Panama Banal, by David Bax
Icelandic director Baltasar Kormákur made his debut in 2000 with a somewhat trite but admirable and enjoyable dark comedy called 101 Reykjavik. He followed that up with the more technically assured but overwrought family drama The Sea two years later. After that, I lost touch with his work so I was surprised to see his name attached to what otherwise seemed to be the usual mid-rate studio action thriller you see dumped into theaters in mid-January. Sadly, that just about sums up Contraband. Despite their flaws, Kormákur’s first two films are undoubtedly character pieces. This latest effort has no interest in that or anything else other than hitting the beats of its less than imaginative story.
In the opening sequence, we see customs officers surrounding and then boarding a cargo ship. One of the ship’s personnel, Andy (Caleb Landry Jones), grabs a duffel bag hidden in his room and, in a panic, throws it into the ocean. We later find out that the bag contained about $700,000 worth of narcotics Andy was smuggling from Panama and that its intended recipient, Briggs (Giovanni Ribisi) is going to kill Andy for losing it. That doesn’t sit well with Andy’s brother-in-law, Chris (Mark Wahlberg), himself a former smuggler who has quit the racket, opened his own business and settled down with a wife, Kate (Kate Beckinsale) and two children. To pay off Briggs and protect Andy, Chris decides to pull one last job, smuggling a few million dollars worth of counterfeit money back from Panama (whose tourism board likely didn’t sign off on this film). Of course, things go astoundingly wrong.
When not filming on location in Panama City (which is to the film’s credit), the story takes place in New Orleans, Louisiana. Because of post-Katrina tax breaks, a lot of films shoot in the Bayou State now and in New Orleans in particular. When dealing with an iconic city, there’s a line that must be walked. It would be too easy to overdo it, filming solely inside the French Quarter and presenting the city as some sort of jazzy, piss-soaked Disneyland, as so many films have done before. On the other hand, it would be criminal to universalize New Orleans and ignore the inherently filmic opportunities in its neighborhoods. Thankfully, with the help of cinematographer Barry Ackroyd, whose magnificent work you know from the films of Ken Loach and Paul Greengrass, Kormákur does the Crescent City proud, showcasing its charming, narrow streets and old America architecture, as well as highlighting the Mississippi River as a roaring centerpiece of the metropolis.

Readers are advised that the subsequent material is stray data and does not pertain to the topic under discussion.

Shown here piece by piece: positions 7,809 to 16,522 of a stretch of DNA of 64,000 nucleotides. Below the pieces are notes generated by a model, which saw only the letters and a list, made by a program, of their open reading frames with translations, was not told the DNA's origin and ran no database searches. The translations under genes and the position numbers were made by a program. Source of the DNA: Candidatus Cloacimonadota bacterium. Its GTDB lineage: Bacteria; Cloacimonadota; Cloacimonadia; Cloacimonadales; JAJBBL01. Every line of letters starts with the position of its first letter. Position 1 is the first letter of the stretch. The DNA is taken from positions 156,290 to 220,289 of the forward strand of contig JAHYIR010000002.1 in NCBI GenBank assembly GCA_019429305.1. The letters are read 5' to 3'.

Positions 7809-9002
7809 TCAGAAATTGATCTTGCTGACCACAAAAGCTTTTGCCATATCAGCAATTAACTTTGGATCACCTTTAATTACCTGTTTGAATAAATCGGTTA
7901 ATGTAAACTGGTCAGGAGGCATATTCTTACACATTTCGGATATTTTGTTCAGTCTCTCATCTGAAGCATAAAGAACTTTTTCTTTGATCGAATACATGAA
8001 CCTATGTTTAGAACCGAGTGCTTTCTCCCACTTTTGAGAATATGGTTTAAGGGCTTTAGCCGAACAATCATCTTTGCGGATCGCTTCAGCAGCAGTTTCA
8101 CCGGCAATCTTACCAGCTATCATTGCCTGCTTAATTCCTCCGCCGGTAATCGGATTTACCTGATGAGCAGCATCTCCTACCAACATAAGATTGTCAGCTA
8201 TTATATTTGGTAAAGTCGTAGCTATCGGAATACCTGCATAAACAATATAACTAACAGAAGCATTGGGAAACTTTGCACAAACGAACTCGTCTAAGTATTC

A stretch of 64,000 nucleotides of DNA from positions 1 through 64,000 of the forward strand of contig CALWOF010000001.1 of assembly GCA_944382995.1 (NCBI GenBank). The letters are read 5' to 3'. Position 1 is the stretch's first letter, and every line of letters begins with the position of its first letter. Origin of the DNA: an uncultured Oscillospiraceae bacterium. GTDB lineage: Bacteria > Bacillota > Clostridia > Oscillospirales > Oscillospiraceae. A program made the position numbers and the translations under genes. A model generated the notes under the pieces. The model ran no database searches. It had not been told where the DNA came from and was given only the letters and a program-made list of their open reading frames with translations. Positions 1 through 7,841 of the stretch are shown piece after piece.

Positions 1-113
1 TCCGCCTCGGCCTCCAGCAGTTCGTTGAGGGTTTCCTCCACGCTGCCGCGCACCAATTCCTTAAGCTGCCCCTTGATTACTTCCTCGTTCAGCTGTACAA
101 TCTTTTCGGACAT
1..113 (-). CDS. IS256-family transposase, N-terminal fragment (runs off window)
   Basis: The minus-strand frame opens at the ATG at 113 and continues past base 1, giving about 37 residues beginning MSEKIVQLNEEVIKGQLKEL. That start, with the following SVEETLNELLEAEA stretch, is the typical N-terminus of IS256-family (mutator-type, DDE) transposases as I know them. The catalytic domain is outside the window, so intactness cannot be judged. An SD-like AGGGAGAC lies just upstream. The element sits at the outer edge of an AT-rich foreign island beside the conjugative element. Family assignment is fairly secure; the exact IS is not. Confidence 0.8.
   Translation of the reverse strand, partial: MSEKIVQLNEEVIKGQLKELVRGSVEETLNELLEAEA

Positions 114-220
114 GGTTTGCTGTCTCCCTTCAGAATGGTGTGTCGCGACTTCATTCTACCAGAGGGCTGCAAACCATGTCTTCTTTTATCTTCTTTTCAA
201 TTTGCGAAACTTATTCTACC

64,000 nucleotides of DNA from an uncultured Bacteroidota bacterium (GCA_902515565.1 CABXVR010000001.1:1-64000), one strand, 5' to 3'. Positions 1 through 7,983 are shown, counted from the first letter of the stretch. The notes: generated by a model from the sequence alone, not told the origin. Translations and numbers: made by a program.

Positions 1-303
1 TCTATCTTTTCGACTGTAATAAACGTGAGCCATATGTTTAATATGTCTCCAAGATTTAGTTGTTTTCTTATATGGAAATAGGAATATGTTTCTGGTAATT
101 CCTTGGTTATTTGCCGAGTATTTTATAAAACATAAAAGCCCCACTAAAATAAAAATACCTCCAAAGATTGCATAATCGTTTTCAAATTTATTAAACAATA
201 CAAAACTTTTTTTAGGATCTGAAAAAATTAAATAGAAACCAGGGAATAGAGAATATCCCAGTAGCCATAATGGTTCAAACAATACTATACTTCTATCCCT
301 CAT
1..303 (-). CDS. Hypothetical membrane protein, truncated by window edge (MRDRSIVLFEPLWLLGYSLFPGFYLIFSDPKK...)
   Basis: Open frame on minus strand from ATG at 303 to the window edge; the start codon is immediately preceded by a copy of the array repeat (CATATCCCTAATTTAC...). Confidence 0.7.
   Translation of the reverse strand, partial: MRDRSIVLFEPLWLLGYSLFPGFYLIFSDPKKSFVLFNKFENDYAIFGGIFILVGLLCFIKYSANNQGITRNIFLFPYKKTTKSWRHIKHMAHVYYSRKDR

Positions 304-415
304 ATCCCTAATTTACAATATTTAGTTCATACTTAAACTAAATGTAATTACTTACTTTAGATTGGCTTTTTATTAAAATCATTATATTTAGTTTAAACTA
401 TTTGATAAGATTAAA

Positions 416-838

Of course, Kormákur didn’t choose New Orleans to dote on it. It was likely chosen for him for financial purposes. That frugality is often apparent on the screen. At times, it seems the filmmaking was rushed. Perhaps they could have tried again for a better take here or allowed more time for effects there. That feeling of being undercooked extends to the characters as well. We know these people only in the broadest sense. We know what their intentions are but know nothing of their motivations beyond the immediate. Chris assembles a team of fellow smugglers that could be an entertaining bunch of characters but whose dialogue and actions are largely interchangeable. Even good actors are unable to give believable performances. Jones, so great two years ago in The Last Exorcism, is simply annoying and Ribisi’s choices are outlandish and inexplicable. J.K. Simmons holds his own as usual in his role as the ship’s captain but that’s a minor part. Only Ben Foster, as Chris’s closest friend, gives any hint of what this film could’ve been with a deeper, more nuanced approach.
With an uninteresting story and a group of unknowable characters, the film fails to engage, especially in its first half, which is heavy on the set-up. When Chris and his crew do arrive in Panama, though, they meet up with Diego Luna’s Gonzalo, a ridiculously unhinged gangster. The baroque bloodbath of an action set-piece that serves as the film’s turning point is astonishingly dumb and juvenile but it does deserve the credit for focusing the story. The second half is a more enjoyable ride, to be sure, but it’s still too ludicrous to have but the most fleeting impact.
Everything about Contraband is fleeting. It’s an exercise in formula that only manages to excite you a little bit more than it will surprise you, which is not at all. On second thought, that’s not true. One thing I did not expect this film to do was be an insult to the legacy of Jackson Pollock. For as little as it achieves otherwise, it does do that.